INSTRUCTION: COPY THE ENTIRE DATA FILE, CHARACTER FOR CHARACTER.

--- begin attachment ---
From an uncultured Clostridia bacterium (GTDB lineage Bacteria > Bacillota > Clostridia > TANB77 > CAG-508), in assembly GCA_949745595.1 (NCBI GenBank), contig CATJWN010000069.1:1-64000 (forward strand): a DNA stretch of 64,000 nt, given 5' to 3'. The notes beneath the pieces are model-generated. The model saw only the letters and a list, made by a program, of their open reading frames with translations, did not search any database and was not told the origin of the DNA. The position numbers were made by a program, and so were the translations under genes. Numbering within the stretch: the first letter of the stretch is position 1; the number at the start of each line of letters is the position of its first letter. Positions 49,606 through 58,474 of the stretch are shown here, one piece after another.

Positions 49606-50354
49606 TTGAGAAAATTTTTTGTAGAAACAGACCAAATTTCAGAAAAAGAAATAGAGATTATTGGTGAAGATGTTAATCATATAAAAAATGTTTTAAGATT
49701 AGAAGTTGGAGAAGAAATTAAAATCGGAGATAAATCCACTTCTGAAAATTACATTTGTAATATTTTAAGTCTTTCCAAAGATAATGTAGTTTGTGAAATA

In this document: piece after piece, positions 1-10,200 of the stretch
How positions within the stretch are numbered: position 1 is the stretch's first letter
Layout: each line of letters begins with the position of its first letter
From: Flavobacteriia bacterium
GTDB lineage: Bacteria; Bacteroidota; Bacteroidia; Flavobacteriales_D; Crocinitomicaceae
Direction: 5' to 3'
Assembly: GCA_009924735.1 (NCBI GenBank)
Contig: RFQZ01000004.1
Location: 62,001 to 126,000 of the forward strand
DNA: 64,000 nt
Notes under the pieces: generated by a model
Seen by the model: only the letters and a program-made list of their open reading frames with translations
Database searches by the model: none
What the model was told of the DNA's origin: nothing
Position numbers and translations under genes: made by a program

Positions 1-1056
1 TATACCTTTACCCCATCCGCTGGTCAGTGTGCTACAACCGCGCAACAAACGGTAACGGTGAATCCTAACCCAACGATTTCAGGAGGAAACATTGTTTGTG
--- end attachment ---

From an uncultured Clostridia bacterium (GTDB lineage Bacteria > Bacillota > Clostridia > TANB77 > CAG-508), in assembly GCA_949745595.1 (NCBI GenBank), contig CATJWN010000069.1:1-64000 (forward strand): a DNA stretch of 64,000 nt, given 5' to 3'. The notes beneath the pieces are model-generated. The model saw only the letters and a list, made by a program, of their open reading frames with translations, did not search any database and was not told the origin of the DNA. The position numbers were made by a program, and so were the translations under genes. Numbering within the stretch: the first letter of the stretch is position 1; the number at the start of each line of letters is the position of its first letter. Positions 49,606 through 58,474 of the stretch are shown here, one piece after another.

Positions 49606-50354
49606 TTGAGAAAATTTTTTGTAGAAACAGACCAAATTTCAGAAAAAGAAATAGAGATTATTGGTGAAGATGTTAATCATATAAAAAATGTTTTAAGATT
49701 AGAAGTTGGAGAAGAAATTAAAATCGGAGATAAATCCACTTCTGAAAATTACATTTGTAATATTTTAAGTCTTTCCAAAGATAATGTAGTTTGTGAAATA

In this document: piece after piece, positions 1-10,200 of the stretch
How positions within the stretch are numbered: position 1 is the stretch's first letter
Layout: each line of letters begins with the position of its first letter
From: Flavobacteriia bacterium
GTDB lineage: Bacteria; Bacteroidota; Bacteroidia; Flavobacteriales_D; Crocinitomicaceae
Direction: 5' to 3'
Assembly: GCA_009924735.1 (NCBI GenBank)
Contig: RFQZ01000004.1
Location: 62,001 to 126,000 of the forward strand
DNA: 64,000 nt
Notes under the pieces: generated by a model
Seen by the model: only the letters and a program-made list of their open reading frames with translations
Database searches by the model: none
What the model was told of the DNA's origin: nothing
Position numbers and translations under genes: made by a program

Positions 1-1056
1 TATACCTTTACCCCATCCGCTGGTCAGTGTGCTACAACCGCGCAACAAACGGTAACGGTGAATCCTAACCCAACGATTTCAGGAGGAAACATTGTTTGTG